Early-onset colorectal cancer on the rise in higher income countriesApril 28, 2022
Early-onset colorectal cancer, defined as being diagnosed when younger than 50, continues to steadily increase in the US and other higher income countries, reveals the latest review by Mayo Clinic researchers. It is also important to note that most of these cases are without a known hereditary basis and have no identifiable cause, the review article stated.
The cases at less than 50 years of age currently accounts for 10 percent of colorectal cancer cases, and the incidence is fast increasing, particularly in high-income countries. Patients often present with advanced disease in the left colon and one in six patients has deficient DNA mismatch repair. Therefore, screening is now recommended to begin at 45 years of age.
The rising cases among the young has also been established by several other ongoing researches involving large cohorts and international consortia that aim to identify early life exposures that are most relevant to the development of early-onset colorectal cancer.
“We are seeing a significant increase in the numbers of younger patients with colorectal cancer at Mayo Clinic, as is occurring around the country,” says Dr. Frank Sinicrope, an oncologist and gastroenterologist at Mayo Clinic Cancer Center in Minnesota, and an author of the study, published in The New England Journal of Medicine.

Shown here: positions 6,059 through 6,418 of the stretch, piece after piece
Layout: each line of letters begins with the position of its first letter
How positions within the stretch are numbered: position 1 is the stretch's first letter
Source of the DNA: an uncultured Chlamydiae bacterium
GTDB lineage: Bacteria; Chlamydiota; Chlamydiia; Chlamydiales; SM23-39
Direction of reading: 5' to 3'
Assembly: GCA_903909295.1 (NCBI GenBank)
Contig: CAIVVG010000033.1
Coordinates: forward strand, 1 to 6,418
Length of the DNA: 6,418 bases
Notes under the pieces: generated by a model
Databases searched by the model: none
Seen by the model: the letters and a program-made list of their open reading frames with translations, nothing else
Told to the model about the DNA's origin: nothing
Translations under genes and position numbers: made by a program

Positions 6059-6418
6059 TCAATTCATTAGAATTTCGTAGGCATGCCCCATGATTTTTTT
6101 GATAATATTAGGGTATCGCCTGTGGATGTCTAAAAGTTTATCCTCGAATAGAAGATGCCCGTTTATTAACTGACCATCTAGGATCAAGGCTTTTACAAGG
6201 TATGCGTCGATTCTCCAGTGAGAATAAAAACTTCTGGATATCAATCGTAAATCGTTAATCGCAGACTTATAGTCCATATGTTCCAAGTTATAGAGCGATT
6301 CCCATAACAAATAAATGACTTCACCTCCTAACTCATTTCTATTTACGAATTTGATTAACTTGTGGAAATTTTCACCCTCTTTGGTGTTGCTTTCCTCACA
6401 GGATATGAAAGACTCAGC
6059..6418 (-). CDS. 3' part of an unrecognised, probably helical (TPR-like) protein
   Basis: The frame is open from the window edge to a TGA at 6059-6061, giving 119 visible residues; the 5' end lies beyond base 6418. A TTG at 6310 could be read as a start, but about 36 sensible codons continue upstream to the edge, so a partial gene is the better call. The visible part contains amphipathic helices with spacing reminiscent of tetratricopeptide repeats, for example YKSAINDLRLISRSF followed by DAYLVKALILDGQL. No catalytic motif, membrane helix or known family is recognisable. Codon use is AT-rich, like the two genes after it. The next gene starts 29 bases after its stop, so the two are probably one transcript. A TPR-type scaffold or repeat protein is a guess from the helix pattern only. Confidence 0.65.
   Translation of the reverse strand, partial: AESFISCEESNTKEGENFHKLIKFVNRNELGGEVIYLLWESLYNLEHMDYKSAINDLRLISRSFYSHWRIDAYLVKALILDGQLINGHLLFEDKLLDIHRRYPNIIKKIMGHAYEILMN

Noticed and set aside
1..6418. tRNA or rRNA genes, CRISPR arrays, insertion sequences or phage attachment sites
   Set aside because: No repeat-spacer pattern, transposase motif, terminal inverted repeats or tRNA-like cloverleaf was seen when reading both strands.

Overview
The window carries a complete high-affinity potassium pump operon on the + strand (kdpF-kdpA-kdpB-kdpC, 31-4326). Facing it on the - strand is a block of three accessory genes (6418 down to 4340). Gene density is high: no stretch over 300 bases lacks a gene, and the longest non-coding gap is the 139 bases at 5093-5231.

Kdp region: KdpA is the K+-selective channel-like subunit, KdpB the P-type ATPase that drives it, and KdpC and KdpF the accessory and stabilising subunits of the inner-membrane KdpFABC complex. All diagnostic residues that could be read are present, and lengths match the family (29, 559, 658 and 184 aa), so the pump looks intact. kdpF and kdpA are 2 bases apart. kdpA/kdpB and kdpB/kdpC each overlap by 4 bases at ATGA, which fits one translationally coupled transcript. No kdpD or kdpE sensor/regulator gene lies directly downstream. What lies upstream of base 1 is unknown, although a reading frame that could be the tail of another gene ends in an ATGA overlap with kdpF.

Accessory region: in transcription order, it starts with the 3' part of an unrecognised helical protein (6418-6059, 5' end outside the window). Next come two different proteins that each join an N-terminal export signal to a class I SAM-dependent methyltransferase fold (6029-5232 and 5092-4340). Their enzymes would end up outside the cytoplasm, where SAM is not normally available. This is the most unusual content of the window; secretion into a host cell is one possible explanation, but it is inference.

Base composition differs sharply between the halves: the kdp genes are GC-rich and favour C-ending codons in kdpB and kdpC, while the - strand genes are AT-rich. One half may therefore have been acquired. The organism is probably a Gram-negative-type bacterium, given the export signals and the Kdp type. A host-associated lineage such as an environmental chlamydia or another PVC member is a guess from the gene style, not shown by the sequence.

“Public health measures are needed to address risk factors for colorectal cancer, beginning in adolescence, including poor dietary habits and physical inactivity,” said Dr. Sinicrope, adding that while the specific causes of early onset colorectal cancer remain elusive, data suggest that diets with high intake of red and processed meat, as well as refined grains and processed sugar can alter gut microbial composition, resulting in chronic inflammation, increased rates of obesity and a higher risk of colorectal cancer.
“Evidence suggests that a plant-based diet and more physical activity may help promote a more favourable gut microbiome, which in turn may reduce the risk of colorectal cancer,” Dr. Sinicrope suggested in a Mayo Clinic statement.